Nearly 113 billion disposable cups, 39 billion disposable eating utensils, and 29 billion disposable plates are used in the U.S. each year, many of which are manufactured from toxic chemicals, in addition to being non-recyclable and non-biodegradable. Thus, the safety and sustainability of foodservice ware has become a growing issue, with a number of communities even banning the use of polystyrene products. As a result, many companies are replacing fossil-fuel-based plastics with those made from plants such as corn, potatoes, sugarcane, and trees. However, challenges remain with their production, use, and recyclability.
“Making products from renewable resources is important,” says Stanley Eller, coordinator of the Sustainable Biomaterials Collaborative. “However, biobased content is not the only measure of sustainability.”
The members of the SBC and the Business-NGO Working Group, which include Whole Foods, Dell, Kaiser Permanente, Health Care Without Harm, and the city and county of San Francisco, have provided clarity on what constitutes sustainability in the BioSpecs. The “Sustainability Criteria” provide guidance across the product life cycle on such diverse and complex issues as biomass feedstock production, use of genetically modified organisms, product additives including nanomaterials and toxic chemicals, product labeling, and end-of-product life issues such as compostability and biodegradability.
“We’re trying to prevent ‘greenwashing’ of products, which may be partially or wholly biobased, but fail to meet other important sustainability standards,” Eller says.
The BioSpecs provide a framework for buyers to assess the sustainability of these products during three stages of their life cycle: biomass production, manufacturing, and end of product life. By achieving selected criteria in each stage of the cycle, manufacturers can claim recognition for their products at the Bronze, Silver, and Gold levels. The Gold level is reserved for the highest level of performance.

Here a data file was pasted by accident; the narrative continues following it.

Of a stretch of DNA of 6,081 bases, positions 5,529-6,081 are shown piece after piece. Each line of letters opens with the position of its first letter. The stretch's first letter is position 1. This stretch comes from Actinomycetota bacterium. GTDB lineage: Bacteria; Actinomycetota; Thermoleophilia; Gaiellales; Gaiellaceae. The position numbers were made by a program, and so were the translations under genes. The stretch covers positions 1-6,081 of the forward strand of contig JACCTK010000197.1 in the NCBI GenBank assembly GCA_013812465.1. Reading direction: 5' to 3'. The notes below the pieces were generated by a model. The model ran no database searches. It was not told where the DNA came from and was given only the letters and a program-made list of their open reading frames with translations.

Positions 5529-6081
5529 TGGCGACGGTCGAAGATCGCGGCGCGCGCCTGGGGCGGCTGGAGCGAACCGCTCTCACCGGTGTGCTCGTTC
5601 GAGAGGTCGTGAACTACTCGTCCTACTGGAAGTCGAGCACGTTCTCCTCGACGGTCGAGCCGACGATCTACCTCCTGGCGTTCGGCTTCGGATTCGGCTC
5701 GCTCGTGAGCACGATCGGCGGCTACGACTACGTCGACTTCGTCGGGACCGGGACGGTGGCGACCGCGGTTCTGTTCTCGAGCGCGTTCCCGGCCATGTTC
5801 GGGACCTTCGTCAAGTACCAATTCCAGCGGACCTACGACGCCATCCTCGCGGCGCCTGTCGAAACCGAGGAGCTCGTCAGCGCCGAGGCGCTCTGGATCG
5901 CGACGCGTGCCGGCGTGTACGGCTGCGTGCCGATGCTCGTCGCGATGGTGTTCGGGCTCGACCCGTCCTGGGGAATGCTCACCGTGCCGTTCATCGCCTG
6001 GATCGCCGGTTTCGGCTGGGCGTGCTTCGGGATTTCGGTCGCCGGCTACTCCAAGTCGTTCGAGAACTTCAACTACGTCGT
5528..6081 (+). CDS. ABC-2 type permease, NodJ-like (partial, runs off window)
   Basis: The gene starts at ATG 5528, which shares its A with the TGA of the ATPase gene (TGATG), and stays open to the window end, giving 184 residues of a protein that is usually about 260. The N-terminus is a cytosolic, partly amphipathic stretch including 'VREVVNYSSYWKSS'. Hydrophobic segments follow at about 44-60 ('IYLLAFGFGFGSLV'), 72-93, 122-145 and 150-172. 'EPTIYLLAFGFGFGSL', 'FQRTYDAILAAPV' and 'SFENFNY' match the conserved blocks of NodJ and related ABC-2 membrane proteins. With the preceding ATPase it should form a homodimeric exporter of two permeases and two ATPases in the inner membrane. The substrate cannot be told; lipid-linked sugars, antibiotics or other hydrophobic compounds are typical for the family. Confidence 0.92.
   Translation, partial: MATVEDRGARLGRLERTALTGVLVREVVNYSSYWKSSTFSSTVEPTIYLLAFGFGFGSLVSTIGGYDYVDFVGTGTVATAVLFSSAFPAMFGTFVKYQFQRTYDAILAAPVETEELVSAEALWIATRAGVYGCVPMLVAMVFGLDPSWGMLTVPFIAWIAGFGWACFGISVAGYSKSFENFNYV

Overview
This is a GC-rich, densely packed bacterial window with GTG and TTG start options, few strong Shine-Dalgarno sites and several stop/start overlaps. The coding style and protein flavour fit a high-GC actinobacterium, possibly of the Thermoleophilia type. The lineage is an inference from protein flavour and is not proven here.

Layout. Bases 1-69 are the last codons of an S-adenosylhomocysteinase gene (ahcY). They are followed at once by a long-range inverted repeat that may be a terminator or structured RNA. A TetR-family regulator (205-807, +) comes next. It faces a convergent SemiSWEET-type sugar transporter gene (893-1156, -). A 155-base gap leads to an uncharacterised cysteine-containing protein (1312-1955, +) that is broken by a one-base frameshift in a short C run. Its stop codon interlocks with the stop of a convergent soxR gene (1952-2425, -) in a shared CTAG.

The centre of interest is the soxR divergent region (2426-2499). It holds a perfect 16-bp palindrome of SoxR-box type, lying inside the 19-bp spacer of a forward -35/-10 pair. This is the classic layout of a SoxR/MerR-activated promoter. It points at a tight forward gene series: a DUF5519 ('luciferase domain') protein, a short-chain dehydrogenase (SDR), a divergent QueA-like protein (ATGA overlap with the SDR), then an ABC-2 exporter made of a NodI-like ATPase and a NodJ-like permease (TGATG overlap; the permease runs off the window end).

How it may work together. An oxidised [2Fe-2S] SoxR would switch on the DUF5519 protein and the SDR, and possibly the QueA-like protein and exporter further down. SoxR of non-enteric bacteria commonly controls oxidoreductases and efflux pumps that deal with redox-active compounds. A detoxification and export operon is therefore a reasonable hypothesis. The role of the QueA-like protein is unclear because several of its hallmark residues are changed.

Foodservice product buyers can use these specifications to guide their purchases. While third-party certifiers may exist for some of the criteria included in the BioSpecs, such as compostability, no organization to date provides second- or third-party certification of these comprehensive specifications. Manufacturers of biobased products can also use these BioSpecs as a roadmap to improve the sustainability of the products they offer.
“San Francisco has embarked on an ambitious program toward a goal of zero waste to landfill or incineration fundamentally changing how our discards are managed in the city,” says Jack Macy, commercial zero waste coordinator for the city and county of San Francisco. “We are composting foodservice ware directly with food waste and we need to know which products are truly compostable. The BioSpecs provide clear guidance that can help the city meet our goals for reducing waste, toxic emissions, greenhouse gases, and dependence on petroleum-based products.”
“The BioSpecs are an important step forward for this industry sector in responding to the growing consumer demand for sustainable, bio-based foodservice ware,” says Lee Kane, ecoczar for Whole Foods Market’s North Atlantic Region. “We intend to use and sell these products in our stores and need to have clear standards by which to evaluate them.”